The quickest route up Snowdon

The fastest route up Snowdon is the Pyg Track. The Pyg Track is one of six routes to the summit and is around 7 miles (11.2 kilometers) in length for a round trip.

The Pyg Track begins at Pen-y-Pass. This is a popular starting point for several of the other routes up the mountain. The Pen-y-Pass is located on the A4086 road and is a designated car park for hikers.

In terms of difficulty, the Pyg Track blends some very light scrambling with incline tracks and some steep staircases. Depending on the time of year, you’ll want to pack your waterproofs for the top.

Frequently asked questions

How long is the drive between each mountain?

The complete length of the drive between the start points of Ben Nevis, Scafell Pike, and Snowdon is approximately 464 miles. This takes around ten hours.

  • Fort William to Wasdale Head: approximately 5 hr 46 min (258.5 mi) via A82
  • Wasdale Head to Pen-y-Pass: approximately4 hr 39 min (205.3 mi) via M6

How much training should I do?

How much training you do is up to you. If you’re taking it easy and aren’t fussed about doing the three climbs inside 24 hours, you shouldn’t need to do much training if you’re already reasonably fit.

How fit do I need to be?

If you’re worried about fitness, we recommend trying out a local hike that’s roughly 5 to 6 hours long to see how you fare.

With each climb, there are plenty of places to stop and take in the scenery on the way up. Unless you’re racing to the top, you can take it relatively easy on certain stretches to recharge.

Can I do the three peaks challenge on my own?

Climbing alone is never recommended. 

This is especially true if you need to execute part of a climb in the dark. On top of that, because of the amount of driving involved, you should never attempt to complete the 24-hour three peaks challenge alone.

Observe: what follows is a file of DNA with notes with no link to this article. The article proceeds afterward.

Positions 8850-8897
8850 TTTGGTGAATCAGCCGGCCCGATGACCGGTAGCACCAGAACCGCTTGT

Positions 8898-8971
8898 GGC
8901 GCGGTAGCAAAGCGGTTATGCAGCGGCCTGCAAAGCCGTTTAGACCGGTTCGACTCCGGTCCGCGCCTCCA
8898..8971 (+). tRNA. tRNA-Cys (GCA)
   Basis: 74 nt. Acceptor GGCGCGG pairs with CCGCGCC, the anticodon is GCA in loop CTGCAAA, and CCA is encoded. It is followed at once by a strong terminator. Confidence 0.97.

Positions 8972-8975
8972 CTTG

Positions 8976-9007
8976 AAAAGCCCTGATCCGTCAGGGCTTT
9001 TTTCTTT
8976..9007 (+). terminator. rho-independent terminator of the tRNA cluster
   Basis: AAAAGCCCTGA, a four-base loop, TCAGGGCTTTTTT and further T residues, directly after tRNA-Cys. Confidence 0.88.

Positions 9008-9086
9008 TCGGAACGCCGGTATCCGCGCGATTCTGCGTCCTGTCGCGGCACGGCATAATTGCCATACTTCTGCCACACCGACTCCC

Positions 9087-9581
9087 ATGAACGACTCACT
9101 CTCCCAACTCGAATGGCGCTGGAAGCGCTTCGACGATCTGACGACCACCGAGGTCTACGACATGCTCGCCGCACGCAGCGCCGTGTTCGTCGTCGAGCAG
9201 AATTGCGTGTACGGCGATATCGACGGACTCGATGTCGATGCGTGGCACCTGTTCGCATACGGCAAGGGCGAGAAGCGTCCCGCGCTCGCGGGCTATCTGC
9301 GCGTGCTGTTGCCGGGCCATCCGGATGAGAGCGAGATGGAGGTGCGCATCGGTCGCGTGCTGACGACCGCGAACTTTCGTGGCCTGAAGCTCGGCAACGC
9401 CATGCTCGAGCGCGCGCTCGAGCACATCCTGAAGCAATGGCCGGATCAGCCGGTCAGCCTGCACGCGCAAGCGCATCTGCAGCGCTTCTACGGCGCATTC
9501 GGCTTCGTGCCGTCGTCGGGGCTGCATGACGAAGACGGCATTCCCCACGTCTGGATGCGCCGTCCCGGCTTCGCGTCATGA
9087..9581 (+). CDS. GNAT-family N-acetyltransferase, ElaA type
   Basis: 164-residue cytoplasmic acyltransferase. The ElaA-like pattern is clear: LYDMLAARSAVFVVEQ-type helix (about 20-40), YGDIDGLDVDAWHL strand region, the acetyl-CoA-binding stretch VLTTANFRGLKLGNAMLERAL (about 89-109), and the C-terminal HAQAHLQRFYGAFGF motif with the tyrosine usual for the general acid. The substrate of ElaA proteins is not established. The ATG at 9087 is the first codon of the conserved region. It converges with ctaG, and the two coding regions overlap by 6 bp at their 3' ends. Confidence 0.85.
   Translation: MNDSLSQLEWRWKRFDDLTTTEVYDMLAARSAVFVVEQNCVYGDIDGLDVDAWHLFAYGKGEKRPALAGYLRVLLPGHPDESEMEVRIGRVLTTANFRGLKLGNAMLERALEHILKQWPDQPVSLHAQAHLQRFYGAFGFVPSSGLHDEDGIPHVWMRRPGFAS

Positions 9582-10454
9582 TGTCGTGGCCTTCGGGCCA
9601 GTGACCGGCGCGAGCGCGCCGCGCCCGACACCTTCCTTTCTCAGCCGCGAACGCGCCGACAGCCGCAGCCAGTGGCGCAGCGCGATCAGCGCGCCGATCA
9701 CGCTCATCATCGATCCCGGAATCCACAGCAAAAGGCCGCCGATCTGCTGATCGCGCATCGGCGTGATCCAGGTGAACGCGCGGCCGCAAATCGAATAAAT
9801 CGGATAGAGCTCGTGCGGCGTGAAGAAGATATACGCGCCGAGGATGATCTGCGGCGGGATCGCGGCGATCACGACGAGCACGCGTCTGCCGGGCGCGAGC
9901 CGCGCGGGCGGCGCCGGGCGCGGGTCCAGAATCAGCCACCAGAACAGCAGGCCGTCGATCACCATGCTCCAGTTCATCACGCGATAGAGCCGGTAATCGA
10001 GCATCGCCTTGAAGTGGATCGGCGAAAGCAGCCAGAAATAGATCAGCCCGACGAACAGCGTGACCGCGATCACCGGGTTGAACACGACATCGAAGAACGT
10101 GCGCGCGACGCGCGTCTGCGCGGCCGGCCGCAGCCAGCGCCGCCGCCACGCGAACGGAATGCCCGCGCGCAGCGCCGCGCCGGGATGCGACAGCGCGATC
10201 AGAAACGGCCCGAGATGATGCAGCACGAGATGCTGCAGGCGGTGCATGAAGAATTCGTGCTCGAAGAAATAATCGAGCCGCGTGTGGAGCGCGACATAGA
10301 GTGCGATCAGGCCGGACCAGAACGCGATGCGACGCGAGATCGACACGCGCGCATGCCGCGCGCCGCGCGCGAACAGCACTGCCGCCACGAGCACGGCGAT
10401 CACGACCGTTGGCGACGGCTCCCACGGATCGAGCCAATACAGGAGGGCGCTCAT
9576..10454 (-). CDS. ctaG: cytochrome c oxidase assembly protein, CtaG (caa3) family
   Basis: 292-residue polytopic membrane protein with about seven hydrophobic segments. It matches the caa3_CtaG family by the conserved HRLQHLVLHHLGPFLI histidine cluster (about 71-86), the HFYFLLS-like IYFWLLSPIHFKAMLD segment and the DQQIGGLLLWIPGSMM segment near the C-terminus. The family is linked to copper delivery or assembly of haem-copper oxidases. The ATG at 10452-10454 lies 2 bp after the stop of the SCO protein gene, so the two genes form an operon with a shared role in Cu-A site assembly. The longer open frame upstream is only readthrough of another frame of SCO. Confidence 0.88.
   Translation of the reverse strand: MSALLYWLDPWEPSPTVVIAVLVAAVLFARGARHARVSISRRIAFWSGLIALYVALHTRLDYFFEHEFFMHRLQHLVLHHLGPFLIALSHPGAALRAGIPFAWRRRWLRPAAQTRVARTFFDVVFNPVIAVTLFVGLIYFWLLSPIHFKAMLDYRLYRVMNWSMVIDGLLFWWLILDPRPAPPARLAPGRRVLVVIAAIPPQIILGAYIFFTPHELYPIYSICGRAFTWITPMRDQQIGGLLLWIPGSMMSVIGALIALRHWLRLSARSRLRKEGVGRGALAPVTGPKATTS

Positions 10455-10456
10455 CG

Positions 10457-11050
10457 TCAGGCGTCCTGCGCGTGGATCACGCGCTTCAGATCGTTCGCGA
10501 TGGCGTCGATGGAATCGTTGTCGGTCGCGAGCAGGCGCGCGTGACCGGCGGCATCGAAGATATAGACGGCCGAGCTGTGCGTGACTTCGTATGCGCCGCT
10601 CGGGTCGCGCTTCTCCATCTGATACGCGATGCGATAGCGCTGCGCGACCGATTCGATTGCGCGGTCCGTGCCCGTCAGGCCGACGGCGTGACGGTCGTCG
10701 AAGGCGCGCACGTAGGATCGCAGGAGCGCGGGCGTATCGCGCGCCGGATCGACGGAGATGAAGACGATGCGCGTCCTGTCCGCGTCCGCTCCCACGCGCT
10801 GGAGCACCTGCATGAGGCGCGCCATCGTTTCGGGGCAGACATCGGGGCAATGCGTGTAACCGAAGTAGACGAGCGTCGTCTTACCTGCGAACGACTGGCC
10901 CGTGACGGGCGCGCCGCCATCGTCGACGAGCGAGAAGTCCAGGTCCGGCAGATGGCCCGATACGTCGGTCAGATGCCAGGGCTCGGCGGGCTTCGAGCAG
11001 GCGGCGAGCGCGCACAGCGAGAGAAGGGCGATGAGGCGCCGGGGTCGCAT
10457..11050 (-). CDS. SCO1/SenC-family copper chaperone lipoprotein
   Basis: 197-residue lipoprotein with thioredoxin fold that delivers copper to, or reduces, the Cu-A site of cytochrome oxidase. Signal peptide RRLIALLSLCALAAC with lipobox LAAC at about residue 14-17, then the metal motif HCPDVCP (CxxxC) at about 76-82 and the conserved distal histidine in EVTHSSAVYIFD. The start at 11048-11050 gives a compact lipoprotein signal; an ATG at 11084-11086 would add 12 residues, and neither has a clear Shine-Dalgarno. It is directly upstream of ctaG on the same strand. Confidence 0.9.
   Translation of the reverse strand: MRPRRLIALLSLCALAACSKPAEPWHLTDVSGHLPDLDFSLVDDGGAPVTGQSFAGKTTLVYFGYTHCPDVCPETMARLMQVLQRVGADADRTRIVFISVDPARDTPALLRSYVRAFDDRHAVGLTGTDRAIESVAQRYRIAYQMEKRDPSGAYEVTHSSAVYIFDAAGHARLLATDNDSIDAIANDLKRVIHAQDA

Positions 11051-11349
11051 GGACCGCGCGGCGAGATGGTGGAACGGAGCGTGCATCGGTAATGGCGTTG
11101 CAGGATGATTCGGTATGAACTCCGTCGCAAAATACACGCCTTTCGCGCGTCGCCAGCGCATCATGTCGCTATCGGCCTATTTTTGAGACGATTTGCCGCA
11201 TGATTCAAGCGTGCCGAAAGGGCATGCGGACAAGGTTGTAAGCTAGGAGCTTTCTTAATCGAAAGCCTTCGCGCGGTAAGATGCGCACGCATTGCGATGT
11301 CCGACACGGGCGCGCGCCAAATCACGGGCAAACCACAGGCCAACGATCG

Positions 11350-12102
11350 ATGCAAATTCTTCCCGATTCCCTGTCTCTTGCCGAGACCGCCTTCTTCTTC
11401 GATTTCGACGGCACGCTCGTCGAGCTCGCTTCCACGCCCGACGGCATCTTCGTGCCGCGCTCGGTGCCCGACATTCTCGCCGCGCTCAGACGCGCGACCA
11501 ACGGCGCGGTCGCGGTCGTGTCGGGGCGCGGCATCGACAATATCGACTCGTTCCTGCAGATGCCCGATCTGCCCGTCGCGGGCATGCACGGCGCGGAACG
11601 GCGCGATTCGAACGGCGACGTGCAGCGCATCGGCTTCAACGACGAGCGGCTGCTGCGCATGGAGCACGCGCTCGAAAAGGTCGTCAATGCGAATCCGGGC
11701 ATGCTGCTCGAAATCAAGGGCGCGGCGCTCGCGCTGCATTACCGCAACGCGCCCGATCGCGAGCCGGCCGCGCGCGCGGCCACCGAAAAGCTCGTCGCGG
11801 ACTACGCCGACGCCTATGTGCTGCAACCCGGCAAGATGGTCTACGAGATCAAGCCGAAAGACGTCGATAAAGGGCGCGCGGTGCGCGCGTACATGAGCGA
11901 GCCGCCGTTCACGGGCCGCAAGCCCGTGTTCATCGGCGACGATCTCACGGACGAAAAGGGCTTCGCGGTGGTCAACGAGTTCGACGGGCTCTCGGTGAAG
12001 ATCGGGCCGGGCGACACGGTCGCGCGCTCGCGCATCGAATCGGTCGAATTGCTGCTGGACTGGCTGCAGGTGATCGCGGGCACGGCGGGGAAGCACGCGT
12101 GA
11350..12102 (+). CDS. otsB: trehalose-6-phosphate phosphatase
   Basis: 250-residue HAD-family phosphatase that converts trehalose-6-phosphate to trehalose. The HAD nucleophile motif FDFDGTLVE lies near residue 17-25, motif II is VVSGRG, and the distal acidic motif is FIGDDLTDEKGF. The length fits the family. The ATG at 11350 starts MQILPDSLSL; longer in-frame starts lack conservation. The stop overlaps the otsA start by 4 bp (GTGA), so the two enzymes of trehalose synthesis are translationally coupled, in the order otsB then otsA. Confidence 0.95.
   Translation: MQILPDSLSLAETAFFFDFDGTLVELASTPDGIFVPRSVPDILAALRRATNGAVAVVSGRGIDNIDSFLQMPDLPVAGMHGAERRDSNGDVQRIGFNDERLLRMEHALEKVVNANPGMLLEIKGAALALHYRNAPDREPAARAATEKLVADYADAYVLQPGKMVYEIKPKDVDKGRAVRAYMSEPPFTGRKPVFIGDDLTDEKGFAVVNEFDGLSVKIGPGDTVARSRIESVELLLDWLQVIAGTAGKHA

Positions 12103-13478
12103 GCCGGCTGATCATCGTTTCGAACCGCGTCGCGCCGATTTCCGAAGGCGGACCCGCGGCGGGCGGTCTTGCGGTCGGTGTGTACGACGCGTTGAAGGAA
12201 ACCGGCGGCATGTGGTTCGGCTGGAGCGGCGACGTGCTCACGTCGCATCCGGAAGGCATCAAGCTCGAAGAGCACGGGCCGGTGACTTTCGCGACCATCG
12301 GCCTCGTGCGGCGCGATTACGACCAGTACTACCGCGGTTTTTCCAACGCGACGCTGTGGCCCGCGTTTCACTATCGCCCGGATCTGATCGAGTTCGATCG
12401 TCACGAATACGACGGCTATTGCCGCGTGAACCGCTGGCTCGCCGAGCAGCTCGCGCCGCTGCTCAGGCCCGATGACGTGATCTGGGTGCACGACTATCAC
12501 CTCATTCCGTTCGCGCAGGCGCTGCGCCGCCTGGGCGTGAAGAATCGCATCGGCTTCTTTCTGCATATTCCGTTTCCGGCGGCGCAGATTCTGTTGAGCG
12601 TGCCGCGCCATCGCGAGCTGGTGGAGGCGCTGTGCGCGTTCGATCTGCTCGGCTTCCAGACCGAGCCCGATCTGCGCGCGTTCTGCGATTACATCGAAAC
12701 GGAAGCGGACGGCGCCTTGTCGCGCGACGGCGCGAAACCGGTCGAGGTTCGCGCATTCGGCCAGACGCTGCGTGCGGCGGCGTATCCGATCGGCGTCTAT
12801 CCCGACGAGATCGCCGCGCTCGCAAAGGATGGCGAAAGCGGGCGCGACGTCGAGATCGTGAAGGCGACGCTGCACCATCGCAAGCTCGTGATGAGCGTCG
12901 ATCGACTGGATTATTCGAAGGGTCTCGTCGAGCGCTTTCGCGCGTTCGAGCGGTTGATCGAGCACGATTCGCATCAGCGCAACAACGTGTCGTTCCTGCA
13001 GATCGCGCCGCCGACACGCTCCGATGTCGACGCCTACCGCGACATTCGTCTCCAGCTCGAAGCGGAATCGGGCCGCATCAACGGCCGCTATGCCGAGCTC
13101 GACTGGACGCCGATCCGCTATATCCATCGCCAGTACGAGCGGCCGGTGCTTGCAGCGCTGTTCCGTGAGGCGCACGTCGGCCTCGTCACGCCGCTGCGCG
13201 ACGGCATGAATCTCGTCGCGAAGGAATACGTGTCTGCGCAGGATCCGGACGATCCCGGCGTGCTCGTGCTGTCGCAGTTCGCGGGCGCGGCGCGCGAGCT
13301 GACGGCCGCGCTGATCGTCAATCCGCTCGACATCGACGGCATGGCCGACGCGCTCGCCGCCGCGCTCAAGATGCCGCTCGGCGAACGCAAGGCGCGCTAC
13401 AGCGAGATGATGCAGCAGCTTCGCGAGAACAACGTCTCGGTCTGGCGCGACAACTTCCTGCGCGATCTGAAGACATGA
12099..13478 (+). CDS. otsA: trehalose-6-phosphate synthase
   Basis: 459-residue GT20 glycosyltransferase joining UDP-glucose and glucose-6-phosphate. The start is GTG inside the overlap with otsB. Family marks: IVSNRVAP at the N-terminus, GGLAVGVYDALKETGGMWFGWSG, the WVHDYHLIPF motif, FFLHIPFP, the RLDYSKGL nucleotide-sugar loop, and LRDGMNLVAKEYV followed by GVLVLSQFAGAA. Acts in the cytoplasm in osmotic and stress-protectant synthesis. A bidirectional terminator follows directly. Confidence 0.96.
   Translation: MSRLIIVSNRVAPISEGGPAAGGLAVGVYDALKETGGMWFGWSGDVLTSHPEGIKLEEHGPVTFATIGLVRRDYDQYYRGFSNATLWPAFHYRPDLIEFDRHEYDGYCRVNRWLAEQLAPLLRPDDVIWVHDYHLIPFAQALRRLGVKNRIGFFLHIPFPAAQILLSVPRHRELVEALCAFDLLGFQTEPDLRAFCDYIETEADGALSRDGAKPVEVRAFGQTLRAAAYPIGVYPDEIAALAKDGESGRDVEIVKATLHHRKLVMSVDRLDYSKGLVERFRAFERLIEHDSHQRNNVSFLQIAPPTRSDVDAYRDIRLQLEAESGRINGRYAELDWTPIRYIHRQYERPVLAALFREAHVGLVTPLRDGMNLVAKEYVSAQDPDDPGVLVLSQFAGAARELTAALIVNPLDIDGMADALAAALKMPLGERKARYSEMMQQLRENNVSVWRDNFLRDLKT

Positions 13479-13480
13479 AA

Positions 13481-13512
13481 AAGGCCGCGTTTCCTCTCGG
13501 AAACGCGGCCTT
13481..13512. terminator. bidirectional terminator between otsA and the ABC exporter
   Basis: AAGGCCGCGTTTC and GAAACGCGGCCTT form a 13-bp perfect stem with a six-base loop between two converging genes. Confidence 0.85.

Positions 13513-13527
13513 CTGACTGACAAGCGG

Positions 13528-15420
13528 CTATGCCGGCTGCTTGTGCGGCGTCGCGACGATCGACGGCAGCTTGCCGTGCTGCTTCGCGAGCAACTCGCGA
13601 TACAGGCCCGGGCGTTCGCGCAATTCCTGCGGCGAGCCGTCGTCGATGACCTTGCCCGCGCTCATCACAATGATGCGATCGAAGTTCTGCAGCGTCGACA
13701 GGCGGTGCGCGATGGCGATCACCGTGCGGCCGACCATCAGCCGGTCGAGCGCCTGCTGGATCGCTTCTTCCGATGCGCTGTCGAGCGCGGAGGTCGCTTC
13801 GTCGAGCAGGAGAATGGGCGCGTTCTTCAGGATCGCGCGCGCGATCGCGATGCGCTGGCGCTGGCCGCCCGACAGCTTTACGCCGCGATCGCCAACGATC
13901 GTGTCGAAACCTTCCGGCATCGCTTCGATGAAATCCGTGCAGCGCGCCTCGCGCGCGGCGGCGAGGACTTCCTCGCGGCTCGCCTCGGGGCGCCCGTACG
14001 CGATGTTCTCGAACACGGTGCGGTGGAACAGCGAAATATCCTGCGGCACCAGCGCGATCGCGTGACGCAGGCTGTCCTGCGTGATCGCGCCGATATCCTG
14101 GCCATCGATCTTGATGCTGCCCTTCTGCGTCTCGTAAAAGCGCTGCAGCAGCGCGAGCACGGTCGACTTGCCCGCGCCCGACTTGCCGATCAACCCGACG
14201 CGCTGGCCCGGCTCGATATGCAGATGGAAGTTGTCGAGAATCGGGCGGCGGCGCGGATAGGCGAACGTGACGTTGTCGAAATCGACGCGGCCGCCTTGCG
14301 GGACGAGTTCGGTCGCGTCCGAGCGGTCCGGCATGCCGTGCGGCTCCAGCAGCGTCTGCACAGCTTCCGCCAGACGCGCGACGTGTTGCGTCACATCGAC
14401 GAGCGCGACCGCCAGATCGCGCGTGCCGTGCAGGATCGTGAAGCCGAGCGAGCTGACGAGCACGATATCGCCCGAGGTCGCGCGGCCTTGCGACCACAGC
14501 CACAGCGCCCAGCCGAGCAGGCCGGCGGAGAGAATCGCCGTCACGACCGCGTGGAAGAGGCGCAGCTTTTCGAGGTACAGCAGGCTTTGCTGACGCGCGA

If you’re with a group, there’s more opportunity to sort out problems if something goes wrong mid-climb or during one of the driving sections of your itinerary.

If you are a solo climber, there are several companies that put packaged groups together for challenges like this. These excursions are a great way of making a social event out of your three peaks adventure.

Do I have to pay?

No. There are no fees required to climb any of the mountains.

Which climb is the hardest?

This is an interesting question. 

It’s generally accepted that Ben Nevis is the hardest climb as it’s the highest, however Scafell is the least well marked trail of the three. It’s not uncommon for people to get lost on this leg of the challenge, so make sure you’ve got a map at the ready.

Lastly, Snowdon is well marked and well populated. It’s probably the most accessible of the three, however as it’s the last climb of the challenge, you may well find it the hardest to get done. Who’d have thought climbing 1,084.6m on sore legs could be tricky?

Will I need to climb in the dark?

If you’re not fussed about time constraints, there’s no need to climb in the dark.

If you’re doing the 24-hour challenge, you will need to climb and descend one of the peaks overnight.

The standard way this is done is that you begin climbing Ben Nevis at midday on your first day. This helps you avoid the traffic on your way to Scafell, but does mean you will end up climbing it in the dark.

Other great walks, hikes and climbs in the UK

A new favourite outdoor adventure could quite literally be right around the corner. 

Click any of the links below to find your next walk, hike, or climb:

Last updated Tuesday 21 May 2024

First published on Tuesday 21 May 2024